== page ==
If all arithmetic operations are done in fractions, it's possible to
achieve exact solution (using large enough integers to represent the numbers).
BTW, to the OP: I have a hard time believing that 90 5/8 is not
represented precisely on your machine. It's quite possible that you
_expect_ it to be represented precisely, like after multiplying 0.90625
with 100, but you don't have your 0.90625 precisely to begin with. That's
the problem, I believe.
V  
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"Karl Heinz Buchegger" <kb******@gascad.at> schrieb im Newsbeitrag
news:40***************@gascad.at... Christian Meier wrote: Hallo NG
My problem is the deviation of the floating point datatypes. 90.625 is
not exactly 90.625. It is 90.624999999.... on my system. Now I tried to find
a solution for my problem but I couldn't think of one.
Forgive me. What was your problem?
So I tried to write a workarround which should solve the problem for the most numbers. What do you think of this: (I know it is not a perfect solution....)
I doesn't look like solution to anything.
 Karl Heinz Buchegger kb******@gascad.at
Sorry, wasn't a really good description of my problem. I will give more
infos: I have a function with two parameters. One of type double, the other
one is an int.
string func (double dValue, int iDigits);
This function must return a string which represents the double value.
iDigits is the number of digits after the point. For this I use sprintf. And
now I got a problem. When passing 90.625 to the function (iDigits = 2) then
the function returned 90.62 instead of 90.63. I found out that the double is
stored as 90.624999999... on my system. So I need a solution for this. The
function has to return 90.63. So I thought I can add a small value to dValue
before rounding. And the double has a limit of 15 decimal digits on my
system. So I tried to write a workarround as described in my first post.
Can you now understand my problem?
Regards,
Chris  
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Victor Bazarov wrote: bartek wrote: [...] You can't "work around" the floating point precision limitation.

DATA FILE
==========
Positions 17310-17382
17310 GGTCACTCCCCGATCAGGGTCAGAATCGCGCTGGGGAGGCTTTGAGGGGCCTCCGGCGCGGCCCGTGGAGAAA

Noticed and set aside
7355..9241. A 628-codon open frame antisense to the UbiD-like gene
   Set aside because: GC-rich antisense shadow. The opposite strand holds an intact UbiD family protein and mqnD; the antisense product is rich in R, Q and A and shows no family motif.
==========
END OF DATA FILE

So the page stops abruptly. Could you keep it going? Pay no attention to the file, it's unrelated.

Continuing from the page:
Yes, he can (and often should). He could use fractions. 90.625 is 725/8. If all arithmetic operations are done in fractions, it's possible to achieve exact solution (using large enough integers to represent the numbers).
Hmm. I wonder how you would represent PI in such a system :)

Karl Heinz Buchegger kb******@gascad.at  
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"Victor Bazarov" <v.********@comAcast.net> schrieb im Newsbeitrag
news:Cu****************@dfwread.news.verio.net... bartek wrote: [...] You can't "work around" the floating point precision limitation. Yes, he can (and often should). He could use fractions. 90.625 is 725/8. If all arithmetic operations are done in fractions, it's possible to achieve exact solution (using large enough integers to represent the
numbers). BTW, to the OP: I have a hard time believing that 90 5/8 is not represented precisely on your machine. It's quite possible that you _expect_ it to be represented precisely, like after multiplying 0.90625 with 100, but you don't have your 0.90625 precisely to begin with. That's the problem, I believe.
V
It does..... these lines:
double d = 90.625;
char c[10];
sprintf(c, "%.2f", h);
std::cout << c << std::endl;
return the following output:
90.62
Greetings Chris  
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Karl Heinz Buchegger wrote: Victor Bazarov wrote:
bartek wrote:
[...] You can't "work around" the floating point precision limitation.
Yes, he can (and often should). He could use fractions. 90.625 is 725/8. If all arithmetic operations are done in fractions, it's possible to achieve exact solution (using large enough integers to represent the numbers).
Hmm. I wonder how you would represent PI in such a system :)
22/7 of course (Gods know a better value). On a serious note, however, I
suspect that the OP starts with integral values. If that's so, then the
result should be representable as a fractional value, if all operations
are arithmetic.
V  
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Christian Meier wrote: "Victor Bazarov" <v.********@comAcast.net> schrieb im Newsbeitrag news:Cu****************@dfwread.news.verio.net...
bartek wrote:
[...] You can't "work around" the floating point precision limitation.
Yes, he can (and often should). He could use fractions. 90.625 is 725/8. If all arithmetic operations are done in fractions, it's possible to achieve exact solution (using large enough integers to represent the
numbers).
BTW, to the OP: I have a hard time believing that 90 5/8 is not represented precisely on your machine. It's quite possible that you _expect_ it to be represented precisely, like after multiplying 0.90625 with 100, but you don't have your 0.90625 precisely to begin with. That's the problem, I believe.